Foreign donor countries have strongly urged the Sri Lankan government not to allow a key coalition partner to undermine peace efforts.
The JVP has led street protests against Norway's role
Japan, the US and the Netherlands say they are concerned by the activities of the JVP which is staunchly opposed to the Norwegian-brokered peace deal.
The three countries co-chair efforts to attract international support to rebuild Sri Lanka.
Peace talks stalled last year following a ceasefire in February 2002.
Ambassadors from the three donor countries met President Chandrika Kumaratunga late on Tuesday as a top Norwegian envoy, Erik Solheim, arrived in Sri Lanka for more talks to try to bolster the peace process.
Mr Solheim travelled to Kilinochchi in the north on Wednesday to see leaders of the Tamil Tiger rebels.
He said after the meeting that the peace process was in "critical" condition.
"There has been a tendency recently that both sides have been acting to irritate the other side rather than to build up
trust," Mr Solheim said.
He will meet President Kumaratunga later in the week.
After meeting the president, the donor representatives issued a statement expressing "deep concern about the ongoing JVP-led actions against the peace process in Sri Lanka and the government of Norway's efforts as facilitators of that process".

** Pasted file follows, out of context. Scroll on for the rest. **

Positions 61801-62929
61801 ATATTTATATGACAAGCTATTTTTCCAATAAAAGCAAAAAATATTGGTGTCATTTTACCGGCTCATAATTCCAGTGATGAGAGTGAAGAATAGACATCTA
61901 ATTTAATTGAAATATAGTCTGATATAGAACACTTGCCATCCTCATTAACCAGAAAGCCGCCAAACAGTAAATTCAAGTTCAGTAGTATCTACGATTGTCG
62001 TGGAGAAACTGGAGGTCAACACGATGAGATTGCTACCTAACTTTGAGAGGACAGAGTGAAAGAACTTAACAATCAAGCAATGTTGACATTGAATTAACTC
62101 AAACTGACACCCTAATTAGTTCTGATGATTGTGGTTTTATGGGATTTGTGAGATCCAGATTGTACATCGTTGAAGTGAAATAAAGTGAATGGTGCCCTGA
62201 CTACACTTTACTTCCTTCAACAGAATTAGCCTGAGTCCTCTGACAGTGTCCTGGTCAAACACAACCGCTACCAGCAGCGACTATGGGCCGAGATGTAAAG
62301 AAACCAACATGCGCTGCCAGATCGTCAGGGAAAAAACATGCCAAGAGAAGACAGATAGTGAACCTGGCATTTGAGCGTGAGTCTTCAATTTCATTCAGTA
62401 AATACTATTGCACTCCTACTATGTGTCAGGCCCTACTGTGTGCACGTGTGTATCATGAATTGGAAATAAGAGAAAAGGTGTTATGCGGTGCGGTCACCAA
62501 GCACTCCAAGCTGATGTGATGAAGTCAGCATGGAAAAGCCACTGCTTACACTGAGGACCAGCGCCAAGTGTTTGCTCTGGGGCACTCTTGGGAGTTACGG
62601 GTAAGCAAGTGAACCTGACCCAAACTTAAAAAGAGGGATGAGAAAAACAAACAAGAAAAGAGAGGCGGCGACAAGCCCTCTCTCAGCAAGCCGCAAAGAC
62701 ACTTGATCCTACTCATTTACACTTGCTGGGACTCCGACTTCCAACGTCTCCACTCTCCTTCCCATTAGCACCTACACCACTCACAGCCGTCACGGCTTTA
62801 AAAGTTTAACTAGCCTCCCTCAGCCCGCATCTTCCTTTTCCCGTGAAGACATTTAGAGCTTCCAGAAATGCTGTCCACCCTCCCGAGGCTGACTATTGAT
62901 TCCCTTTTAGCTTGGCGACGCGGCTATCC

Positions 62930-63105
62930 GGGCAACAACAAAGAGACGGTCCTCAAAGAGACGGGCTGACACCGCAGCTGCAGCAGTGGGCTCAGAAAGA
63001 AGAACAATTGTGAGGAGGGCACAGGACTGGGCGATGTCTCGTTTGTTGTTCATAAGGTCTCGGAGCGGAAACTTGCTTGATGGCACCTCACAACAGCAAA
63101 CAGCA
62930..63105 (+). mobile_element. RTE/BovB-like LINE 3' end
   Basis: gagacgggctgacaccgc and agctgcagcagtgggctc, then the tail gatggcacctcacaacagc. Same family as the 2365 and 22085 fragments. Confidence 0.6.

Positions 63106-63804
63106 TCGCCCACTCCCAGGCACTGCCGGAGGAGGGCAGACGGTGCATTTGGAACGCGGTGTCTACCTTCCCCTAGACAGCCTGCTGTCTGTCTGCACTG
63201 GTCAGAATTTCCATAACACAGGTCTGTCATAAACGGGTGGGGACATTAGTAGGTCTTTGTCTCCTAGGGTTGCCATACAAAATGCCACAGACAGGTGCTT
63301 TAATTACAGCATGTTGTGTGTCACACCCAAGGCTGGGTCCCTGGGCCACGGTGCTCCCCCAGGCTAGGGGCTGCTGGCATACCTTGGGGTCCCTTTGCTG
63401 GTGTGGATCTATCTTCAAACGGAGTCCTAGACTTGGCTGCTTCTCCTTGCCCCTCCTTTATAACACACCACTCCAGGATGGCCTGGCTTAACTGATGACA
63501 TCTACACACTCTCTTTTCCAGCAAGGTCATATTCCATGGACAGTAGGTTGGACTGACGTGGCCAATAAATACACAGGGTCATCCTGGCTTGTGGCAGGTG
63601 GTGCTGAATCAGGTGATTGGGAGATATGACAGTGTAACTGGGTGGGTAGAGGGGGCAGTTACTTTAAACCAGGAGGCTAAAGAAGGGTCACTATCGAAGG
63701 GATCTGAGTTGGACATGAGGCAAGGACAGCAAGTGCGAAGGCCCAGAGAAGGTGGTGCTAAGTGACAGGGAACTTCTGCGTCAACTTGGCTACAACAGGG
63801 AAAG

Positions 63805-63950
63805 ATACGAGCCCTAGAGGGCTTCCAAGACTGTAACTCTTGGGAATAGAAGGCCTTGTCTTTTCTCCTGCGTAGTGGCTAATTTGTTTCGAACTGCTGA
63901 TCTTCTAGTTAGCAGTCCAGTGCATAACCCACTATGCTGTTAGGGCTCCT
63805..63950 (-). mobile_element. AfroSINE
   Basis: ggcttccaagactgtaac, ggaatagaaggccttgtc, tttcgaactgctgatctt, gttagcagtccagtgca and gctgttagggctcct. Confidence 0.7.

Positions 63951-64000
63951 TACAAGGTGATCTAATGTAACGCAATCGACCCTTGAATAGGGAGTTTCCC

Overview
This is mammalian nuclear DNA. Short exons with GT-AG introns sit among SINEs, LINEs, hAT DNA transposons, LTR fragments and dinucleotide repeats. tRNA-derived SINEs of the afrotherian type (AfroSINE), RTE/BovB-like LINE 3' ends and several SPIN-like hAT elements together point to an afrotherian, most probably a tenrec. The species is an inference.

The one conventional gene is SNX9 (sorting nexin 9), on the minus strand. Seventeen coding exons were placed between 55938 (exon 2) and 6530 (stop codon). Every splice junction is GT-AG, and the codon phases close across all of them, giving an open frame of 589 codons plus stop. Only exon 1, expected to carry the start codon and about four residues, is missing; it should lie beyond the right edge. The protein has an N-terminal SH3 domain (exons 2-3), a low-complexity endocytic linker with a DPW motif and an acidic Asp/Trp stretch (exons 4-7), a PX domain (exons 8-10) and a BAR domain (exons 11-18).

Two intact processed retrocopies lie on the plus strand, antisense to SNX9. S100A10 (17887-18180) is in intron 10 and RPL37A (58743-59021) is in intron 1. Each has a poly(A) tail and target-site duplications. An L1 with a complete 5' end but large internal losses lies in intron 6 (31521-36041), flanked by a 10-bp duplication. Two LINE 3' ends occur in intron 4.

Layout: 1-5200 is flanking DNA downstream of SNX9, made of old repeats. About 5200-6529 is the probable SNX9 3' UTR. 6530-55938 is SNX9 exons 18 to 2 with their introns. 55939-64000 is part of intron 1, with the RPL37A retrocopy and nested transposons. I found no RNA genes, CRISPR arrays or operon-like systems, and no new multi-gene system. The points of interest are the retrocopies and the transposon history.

It continued: "The representatives expressed bewilderment that a member of the UPFA [coalition government] could engage in such a campaign in absolute contradiction of the clearly stated position of the president and the government."
The Sinhala nationalist JVP are left-wingers who were once involved in some of the worst violence in Sri Lanka's recent history.
They are strongly opposed to Norway's role in the peace effort, and have mounted vocal street protests and repeatedly asked Oslo to quit.
The party opposes any concessions to the Tamil Tiger rebels as part of a deal to revive the peace talks and have accused the Norwegians of being biased towards the rebels.
The Tigers have been fighting for more than two decades for self-government in the north and east, which they consider the Tamil homeland.
More than 60,000 people have been killed in the course of the conflict.